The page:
.. index:: CONFIGURE_SHELL_COMMAND_DIR
CONFIGURATION:

This command is included in the default shell command set. When building a custom command set, define``CONFIGURE_SHELL_COMMAND_DIR`` to have this command included.

This command can be excluded from the shell command set by defining CONFIGURE_SHELL_NO_COMMAND_DIR when all shell commands have been configured.

?
.. index:: rtems_shell_rtems_main_dir
PROGRAMMING INFORMATION:

The dir is implemented by a C language function which has the following prototype:

int rtems_shell_rtems_main_dir(
    int    argc,
    char **argv
);

The configuration structure for the dir has the following prototype:

extern rtems_shell_cmd_t rtems_shell_DIR_Command;
?
.. raw:: latex
   \clearpage

fdisk - format disk

?
.. index:: fdisk
SYNOPSYS:
fdisk
?
.. index:: CONFIGURE_SHELL_NO_COMMAND_FDISK
?
.. index:: CONFIGURE_SHELL_COMMAND_FDISK
CONFIGURATION:

This command is included in the default shell command set. When building a custom command set, define CONFIGURE_SHELL_COMMAND_FDISK to have this command included.

This command can be excluded from the shell command set by defining CONFIGURE_SHELL_NO_COMMAND_FDISK when all shell commands have been configured.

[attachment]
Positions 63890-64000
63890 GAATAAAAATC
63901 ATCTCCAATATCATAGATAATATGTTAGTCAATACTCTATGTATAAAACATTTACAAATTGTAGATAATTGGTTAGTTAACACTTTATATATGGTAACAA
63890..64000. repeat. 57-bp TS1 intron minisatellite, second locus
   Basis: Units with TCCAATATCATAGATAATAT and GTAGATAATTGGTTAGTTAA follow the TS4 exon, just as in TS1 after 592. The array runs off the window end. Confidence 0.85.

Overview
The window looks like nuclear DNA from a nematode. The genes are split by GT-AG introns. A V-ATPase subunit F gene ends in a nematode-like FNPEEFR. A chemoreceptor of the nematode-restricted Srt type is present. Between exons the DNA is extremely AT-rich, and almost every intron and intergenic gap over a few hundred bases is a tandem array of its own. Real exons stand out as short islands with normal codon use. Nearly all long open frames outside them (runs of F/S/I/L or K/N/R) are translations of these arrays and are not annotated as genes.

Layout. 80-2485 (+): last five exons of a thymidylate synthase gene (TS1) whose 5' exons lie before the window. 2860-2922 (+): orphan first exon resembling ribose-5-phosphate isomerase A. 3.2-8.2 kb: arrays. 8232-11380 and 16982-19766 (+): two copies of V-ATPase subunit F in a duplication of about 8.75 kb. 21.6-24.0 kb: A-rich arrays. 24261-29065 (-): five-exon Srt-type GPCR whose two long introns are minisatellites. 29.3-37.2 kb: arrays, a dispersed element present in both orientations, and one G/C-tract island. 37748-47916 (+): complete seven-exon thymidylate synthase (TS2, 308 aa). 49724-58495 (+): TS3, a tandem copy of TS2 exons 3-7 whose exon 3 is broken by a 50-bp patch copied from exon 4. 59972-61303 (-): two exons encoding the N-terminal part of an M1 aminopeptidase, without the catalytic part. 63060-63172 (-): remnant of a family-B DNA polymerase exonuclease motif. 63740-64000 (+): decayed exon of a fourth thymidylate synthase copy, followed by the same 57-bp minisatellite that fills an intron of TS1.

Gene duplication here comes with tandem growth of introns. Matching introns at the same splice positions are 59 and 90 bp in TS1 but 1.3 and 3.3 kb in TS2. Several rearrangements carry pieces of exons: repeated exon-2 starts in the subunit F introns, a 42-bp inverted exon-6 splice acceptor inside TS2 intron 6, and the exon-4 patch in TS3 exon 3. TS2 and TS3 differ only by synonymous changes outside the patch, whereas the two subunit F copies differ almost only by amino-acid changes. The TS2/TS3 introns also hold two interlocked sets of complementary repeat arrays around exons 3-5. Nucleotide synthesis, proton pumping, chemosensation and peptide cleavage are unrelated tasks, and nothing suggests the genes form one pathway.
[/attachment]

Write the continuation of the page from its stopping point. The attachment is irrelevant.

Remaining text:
?
.. raw:: latex
   \clearpage

hexdump - ascii/dec/hex/octal dump

?
.. index:: hexdump
SYNOPSYS:
hexdump [-bcCdovx] [-e format_string] [-f format_file] [-n length] [-s skip] file ...
DESCRIPTION:

The hexdump utility is a filter which displays the specified files, or the standard input, if no files are specified, in a user specified format.

The options are as follows:

-b
One-byte octal display. Display the input offset in hexadecimal, followed by sixteen space-separated, three column, zero-filled, bytes of input data, in octal, per line.
-c
One-byte character display. Display the input offset in hexadecimal, followed by sixteen space-separated, three column, space-filled, characters of input data per line.
-C
Canonical hex+ASCII display. Display the input offset in hexadecimal, followed by sixteen space-separated, two column, hexadecimal bytes, followed by the same sixteen bytes in %_p format enclosed in "|" characters.
-d
Two-byte decimal display. Display the input offset in hexadecimal, followed by eight space-separated, five column, zero-filled, two-byte units of input data, in unsigned decimal, per line.
-e format_string
Specify a format string to be used for displaying data.
-f format_file